Light-Frame Construction, Single-Family Home

Feldmann Residence

Minnesota home’s dramatic second-story porch provides a sun-filled outdoor living escape.

To those who live in more temperate climates, the possibilities for outdoor lounge areas might seem constrained in Minnesota, given the short summers and long winters. But that’s hardly true for natives of such cooler climes. Duluth-based architect David Salmela is known for crafting residences that place a premium on outdoor living; one of his latest is this two-story house west of Minneapolis, overlooking Lake Minnetonka.

Chief among the home’s exterior spaces is a south-facing screened porch that is dramatically cantilevered from the second floor.

Supported by three Douglas fir glulam beams, a cedar deck provides an additional 235-square feet of living space. Enclosing screens of naturally stained horizontal 2×2 cedar slats protect the space from the southern sun and provide the users a better protected, and more private, space. “It is an extremely dramatic place,” Salmela says. The slats add sun control to the south, so it doesn’t ever get overly hot. And because the slats are so close to each other, on a sunny day, the sun does not shine in directly.

Feldmann Residence
Photo Credit: Corey Gaffer

The clients are a physicist and an ophthalmologist with two children who wanted a year-round residence. Salmela’s fundamental idea was a pragmatic wood frame structure with consistent light in every room. “We intentionally try to keep our houses in a lesser dimension in width,” Salmela says of the 20-foot-wide structure. “It’s perfect in that it allows the light to come from the north and the south,” he says, which is supplemented at the center of the building by east and the west light from the skylight. The sheltered porch provides additional daylit outdoor space.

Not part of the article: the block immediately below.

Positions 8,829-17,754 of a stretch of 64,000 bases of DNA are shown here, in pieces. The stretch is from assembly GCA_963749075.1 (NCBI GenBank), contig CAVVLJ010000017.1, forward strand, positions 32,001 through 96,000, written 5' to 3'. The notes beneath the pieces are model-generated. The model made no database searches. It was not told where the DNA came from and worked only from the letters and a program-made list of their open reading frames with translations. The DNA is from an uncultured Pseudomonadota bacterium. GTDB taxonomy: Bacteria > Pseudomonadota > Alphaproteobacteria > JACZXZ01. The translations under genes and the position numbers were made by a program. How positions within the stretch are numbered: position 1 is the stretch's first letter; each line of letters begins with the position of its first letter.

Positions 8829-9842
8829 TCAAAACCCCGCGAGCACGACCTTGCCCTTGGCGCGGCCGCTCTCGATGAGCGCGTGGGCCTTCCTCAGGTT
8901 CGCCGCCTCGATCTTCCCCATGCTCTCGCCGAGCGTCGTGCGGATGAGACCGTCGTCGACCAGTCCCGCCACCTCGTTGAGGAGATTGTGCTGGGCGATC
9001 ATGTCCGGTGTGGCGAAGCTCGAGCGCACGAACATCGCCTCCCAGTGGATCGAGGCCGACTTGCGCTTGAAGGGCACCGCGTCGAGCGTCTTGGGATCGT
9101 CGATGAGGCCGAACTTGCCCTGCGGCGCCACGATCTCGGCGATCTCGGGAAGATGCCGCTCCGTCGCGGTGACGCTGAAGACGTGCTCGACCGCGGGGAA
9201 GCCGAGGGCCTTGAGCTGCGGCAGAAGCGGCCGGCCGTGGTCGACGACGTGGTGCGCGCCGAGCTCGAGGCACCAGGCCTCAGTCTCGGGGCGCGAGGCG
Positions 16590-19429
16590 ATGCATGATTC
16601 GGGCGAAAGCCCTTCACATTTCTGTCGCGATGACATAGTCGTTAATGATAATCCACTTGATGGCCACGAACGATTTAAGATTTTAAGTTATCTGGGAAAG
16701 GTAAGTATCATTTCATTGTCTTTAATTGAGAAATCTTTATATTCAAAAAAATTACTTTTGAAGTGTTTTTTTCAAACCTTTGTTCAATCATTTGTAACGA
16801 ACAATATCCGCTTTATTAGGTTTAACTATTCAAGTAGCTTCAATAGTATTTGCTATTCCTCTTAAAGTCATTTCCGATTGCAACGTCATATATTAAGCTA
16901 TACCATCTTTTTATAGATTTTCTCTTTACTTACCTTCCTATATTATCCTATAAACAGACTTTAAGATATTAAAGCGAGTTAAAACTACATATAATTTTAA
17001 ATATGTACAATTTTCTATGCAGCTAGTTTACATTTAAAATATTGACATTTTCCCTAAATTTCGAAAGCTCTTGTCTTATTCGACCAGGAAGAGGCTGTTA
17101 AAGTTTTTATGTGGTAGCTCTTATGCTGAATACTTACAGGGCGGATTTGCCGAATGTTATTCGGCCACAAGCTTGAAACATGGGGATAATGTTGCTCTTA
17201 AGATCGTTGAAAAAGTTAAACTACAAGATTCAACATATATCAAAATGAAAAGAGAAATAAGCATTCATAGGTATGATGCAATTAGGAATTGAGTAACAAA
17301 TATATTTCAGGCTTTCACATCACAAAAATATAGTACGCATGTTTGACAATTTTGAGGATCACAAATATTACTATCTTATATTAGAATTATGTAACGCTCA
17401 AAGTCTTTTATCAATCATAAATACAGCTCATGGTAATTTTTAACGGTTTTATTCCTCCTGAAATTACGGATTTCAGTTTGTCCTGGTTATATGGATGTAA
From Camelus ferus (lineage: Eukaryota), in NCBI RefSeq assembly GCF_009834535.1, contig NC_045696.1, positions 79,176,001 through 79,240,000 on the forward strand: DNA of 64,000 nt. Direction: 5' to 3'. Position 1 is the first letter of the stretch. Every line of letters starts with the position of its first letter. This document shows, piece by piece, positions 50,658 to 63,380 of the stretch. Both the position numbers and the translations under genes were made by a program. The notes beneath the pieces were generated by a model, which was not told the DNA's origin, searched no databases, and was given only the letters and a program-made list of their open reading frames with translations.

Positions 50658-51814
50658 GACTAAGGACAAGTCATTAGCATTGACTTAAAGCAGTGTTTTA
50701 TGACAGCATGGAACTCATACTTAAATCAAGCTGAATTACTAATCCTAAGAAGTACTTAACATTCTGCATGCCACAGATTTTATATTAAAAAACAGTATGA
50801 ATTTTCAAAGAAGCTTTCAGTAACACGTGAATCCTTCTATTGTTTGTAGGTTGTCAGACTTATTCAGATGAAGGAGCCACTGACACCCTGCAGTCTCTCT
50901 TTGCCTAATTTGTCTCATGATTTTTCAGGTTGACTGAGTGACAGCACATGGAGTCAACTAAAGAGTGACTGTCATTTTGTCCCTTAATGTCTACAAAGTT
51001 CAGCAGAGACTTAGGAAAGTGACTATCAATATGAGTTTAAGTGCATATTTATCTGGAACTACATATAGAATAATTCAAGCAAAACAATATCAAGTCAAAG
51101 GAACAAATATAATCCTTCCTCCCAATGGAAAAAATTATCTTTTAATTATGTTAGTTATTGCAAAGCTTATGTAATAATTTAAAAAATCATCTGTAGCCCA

Feldmann Residence
Photo Credit: Corey Gaffer

“We wanted to make the building all out of wood, so the structure uses glulam beams to maximum efficiency,” Salmela says. “It’s an extremely functional place.”

The overhang of the porch exposes some of those beams underneath, they form the ceiling of a modern interpretation of a portico that directs visitors to the house’s main door underneath. The black stucco that clads the home creates a contrast that magnifies the warmth of the exposed wood on the exterior.

Salmela reports that his client’s two children have claimed that cantilevered, wood-enclosed space as their own when friends come to visit:

“It wasn’t intended to be a sleeping porch,” the architect says, but it has come to accommodate sleepovers during the warmer months of the year. For Salmela’s part, he embraces the change in use: “We designed couches that can be made into beds,” he says.

Feldmann Residence
Photo Credit: Corey Gaffer

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